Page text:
About a week ago I wrote about how I've recently read things that made me question myself as a parent and advocate for my son. The first applied to my writing / blogging about him and the second is about inclusion.
"Perspectives on "Most Integrated" Services for People with Developmental Disabilities" - John 0'Brien (2006)
The article seems to be written with an intended audience of service workers, but the theories involved would apply to parents/caregivers as well.
The section on "positive psychology" talks about how, in recent years at least, many if not most people who have developmental disabilities have a "pleasant life."
Positive psychology is just one of the five different lenses this article uses to define "most integrated." It's a really interesting read - and has certainly caused me to think.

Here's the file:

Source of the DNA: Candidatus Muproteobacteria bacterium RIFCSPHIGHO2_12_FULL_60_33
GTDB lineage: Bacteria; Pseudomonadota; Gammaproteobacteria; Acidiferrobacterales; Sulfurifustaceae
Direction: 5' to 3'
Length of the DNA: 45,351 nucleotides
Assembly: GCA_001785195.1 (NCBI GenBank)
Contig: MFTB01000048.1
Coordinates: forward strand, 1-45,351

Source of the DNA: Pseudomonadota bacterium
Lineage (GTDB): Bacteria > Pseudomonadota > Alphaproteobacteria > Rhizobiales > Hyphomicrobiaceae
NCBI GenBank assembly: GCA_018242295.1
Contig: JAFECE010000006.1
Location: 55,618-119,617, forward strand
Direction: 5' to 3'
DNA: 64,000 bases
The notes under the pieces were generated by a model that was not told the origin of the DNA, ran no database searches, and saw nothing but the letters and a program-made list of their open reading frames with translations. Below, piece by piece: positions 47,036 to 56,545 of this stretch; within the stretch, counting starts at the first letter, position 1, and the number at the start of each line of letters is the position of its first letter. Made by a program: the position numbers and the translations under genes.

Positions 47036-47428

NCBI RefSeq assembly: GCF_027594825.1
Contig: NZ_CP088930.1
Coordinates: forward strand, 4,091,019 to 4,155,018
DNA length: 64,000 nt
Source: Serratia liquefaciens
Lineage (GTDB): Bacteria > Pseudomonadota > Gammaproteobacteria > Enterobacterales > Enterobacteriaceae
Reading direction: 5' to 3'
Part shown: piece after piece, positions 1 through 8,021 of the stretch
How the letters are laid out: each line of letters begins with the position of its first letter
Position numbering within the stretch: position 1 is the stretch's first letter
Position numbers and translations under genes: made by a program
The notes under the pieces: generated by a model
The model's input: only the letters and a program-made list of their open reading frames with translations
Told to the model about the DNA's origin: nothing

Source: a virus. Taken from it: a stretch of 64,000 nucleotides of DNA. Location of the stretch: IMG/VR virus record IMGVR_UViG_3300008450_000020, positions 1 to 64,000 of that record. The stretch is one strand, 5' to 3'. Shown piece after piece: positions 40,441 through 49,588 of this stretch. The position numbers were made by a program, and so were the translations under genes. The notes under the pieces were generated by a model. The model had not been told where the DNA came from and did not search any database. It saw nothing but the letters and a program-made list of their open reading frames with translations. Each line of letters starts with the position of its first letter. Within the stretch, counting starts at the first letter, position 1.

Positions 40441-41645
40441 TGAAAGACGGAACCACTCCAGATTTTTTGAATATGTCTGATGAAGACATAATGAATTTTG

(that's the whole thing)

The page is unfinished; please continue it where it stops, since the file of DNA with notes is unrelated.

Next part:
I know Josh is happy.
Like everyone else, his life isn't perfect, but he knows he's loved and appreciated. I've worked hard to make sure he does things that he likes to do and feels comfortable and safe with his routines.
We do things together - there's no place or activity that I would consider excluding him from based solely on the fact that he has Down syndrome. One of his favorite things to do is see a live band play - sometimes that means at a bar. I use the same criteria I use for myself in determining whether it's appropriate for us to go.
Is he the "most integrated" he can be?
Sometimes I feel like we live in a fishbowl
I don't know the answers to any of it right now. I guess I'm writing this just to say - I don't know. We're all learning and growing with our kids, no matter how old we are. I'd love to hear any comments / suggestions about how other families balance their own lives with the "duty to represent."